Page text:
There are many within Mormonism who struggle daily with their faith. They have been exposed to historical information they were not aware of, they were torn in political battle, they dislike the culture, or in some other way awoke to a “reality” they had not known before. It can be a lonely place in a tight knit community with such strong beliefs. And when a person is in that frame of mind, it often feels like the solution is to crawl in a hole and disappear. To further throw salt in the wound, the church doesn’t have any sort of official support group, or weeknight class, or specially trained individuals to handle such a dilemma. They are alone, and desperate, as they watch the foundation of their life get blown apart like a bomb in the basement of a skyscraper! They are often told to have more faith, to wait, read the scriptures, fast, pray, etc. But these answers now feel empty and unpromising. My heart goes out to these people. I have been there, and sometimes revisit (though I try to make the visit short).
Much has been said in this vein by people with more wisdom and experience than me. So my point here is not to examine the psychology, convince you to stay, leave, become a cafeteria Mormon or anything of that nature. I just want to speak with you. I want to talk directly to you and tell you at least one possible route you might take. You can take my words with a grain of salt, but do yourself a favor and at least ponder them for a moment!
To those struggling in their faith:
Turn inward, not outward. Stop making your tradition the object of your worries, and worry about you. Decide that you will take responsibility for your own spirituality. Recognize that the only thing in life you get to control is you – and rightfully so. Use that power to dictate your future spirituality and stop being controlled by other influences whether historical, cultural, or familial. Use the power found in personal responsibility to elevate yourself by loving others. Recognize that people make choices and get to control themselves just like you get to control you. These two attitudes allow you to build a healthy mechanism for interacting with people. You have compassion for others, and even organizations, and give them the benefit of the doubt because you know they are imperfect. But you also reserve your right to act in response to their actions in the way you see fit. You try to create the perfect balance of love and compassion with resolute understanding of your right to control yourself.
You then arrive at a place where you get to decide what you believe and what you won’t believe. But you have also learned (since you’ve been there before) that you better not believe everything you think! You know you need to constantly learn from other people, cultures, ideas, science, religion, etc. If you don’t, you run the risk of reverting to the same mindset you previously had (although with a different set of ideas). You see that you’re not that interested in joining with people who simply verify what you already believe because there is no growth for you there (and that’s exactly what your old tradition gave you in your former self). You have now fully realized that the object of your disaffection was not your old tradition, but your old mindset and attitude. You have elected to take control and modify your expectations of your old tradition, people, and life in general.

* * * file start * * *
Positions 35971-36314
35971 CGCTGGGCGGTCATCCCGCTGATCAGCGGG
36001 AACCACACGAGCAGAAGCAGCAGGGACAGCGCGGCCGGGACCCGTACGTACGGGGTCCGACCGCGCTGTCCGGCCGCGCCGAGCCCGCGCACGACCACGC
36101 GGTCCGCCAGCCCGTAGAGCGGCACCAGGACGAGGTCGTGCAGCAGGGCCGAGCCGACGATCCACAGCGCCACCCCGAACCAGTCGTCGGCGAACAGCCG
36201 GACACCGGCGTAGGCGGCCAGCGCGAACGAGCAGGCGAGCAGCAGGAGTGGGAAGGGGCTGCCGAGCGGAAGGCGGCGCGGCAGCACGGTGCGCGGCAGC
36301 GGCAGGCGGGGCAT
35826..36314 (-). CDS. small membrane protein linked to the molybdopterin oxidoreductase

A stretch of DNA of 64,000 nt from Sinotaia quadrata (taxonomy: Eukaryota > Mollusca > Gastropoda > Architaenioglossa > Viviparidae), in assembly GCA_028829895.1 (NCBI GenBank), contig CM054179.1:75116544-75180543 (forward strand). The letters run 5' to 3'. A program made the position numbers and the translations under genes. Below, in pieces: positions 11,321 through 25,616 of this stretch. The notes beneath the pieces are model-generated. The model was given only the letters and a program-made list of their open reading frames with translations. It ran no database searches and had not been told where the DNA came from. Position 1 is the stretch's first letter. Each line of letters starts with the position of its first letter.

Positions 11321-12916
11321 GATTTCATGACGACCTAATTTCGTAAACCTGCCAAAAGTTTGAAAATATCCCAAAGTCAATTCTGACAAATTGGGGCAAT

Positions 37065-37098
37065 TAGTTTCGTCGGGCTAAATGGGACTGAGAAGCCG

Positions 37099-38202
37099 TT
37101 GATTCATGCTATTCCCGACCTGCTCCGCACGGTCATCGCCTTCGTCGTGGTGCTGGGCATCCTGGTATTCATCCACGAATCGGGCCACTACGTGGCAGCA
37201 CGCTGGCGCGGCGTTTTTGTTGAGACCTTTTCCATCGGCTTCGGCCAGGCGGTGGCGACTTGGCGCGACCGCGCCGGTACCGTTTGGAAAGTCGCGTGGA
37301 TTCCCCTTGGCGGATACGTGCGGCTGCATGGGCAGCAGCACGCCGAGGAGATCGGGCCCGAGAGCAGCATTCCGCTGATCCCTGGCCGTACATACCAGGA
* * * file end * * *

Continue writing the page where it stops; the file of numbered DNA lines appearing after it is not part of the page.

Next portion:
You are now prepared to look to your old tradition, and when you do you find that it isn’t so bad when viewed from your new perspective – and besides you feel at home there in some sense. You are largely aloof of all the truth claims (they may or may not be true, it doesn’t really matter that much anymore), culture, and doctrinal problems but you enjoy associating with good people and you see everyone as “good people.” You occasionally feel like an “alien” because while you feel comfortable in your old tradition, you realize that you are on your own personal journey, grabbing bits of truth here and bits of truth there. You no longer feel like part of the “collective.”
You understand your purpose in the organization from the view of your new perspective. You’re not interested in making institutional changes as you view the church as your spiritual tool in the toolbox of life. You are invested enough that you want the organization to succeed, but divested enough that your world won’t end if it doesn’t. You may not accept some callings offered to you, but welcome opportunities to make a difference on a local, more personal level in a way you are comfortable. Once again, you are in control of your spirituality.
You look at the people in your old tradition and see them on their own journey, believing what they want, all while recognizing you can learn from them even if you don’t necessarily believe what they believe. You see most truth as relative for each person, yet admit that existence and nature are the ultimate objective truth and reality. You have arrived at a healthy balanced view of the world. But in that very moment of “arrival,” the next life event makes its way onto center stage in your mind and you’re right back to work through the new challenges trying each time anew to maintain the proper balance you developed before. But you know that with each cycle it gets better and better!
You are now in a strange paradox, feeling comfortably uncomfortable. Faithful Mormons will likely see you as apostate if they could see things from your perspective. And by the same token, apostates will see you as an apologist, caught up in ignoring reality. But you know you have embraced reality as your guiding star to help you navigate the seas of life! You have embraced the ideology that each ideology has some truth, and some falsehoods, and you accept the obvious irony in this very statement!
Good luck on your lonely journey, there are many who have come before you and will come after you to cross the same bridges.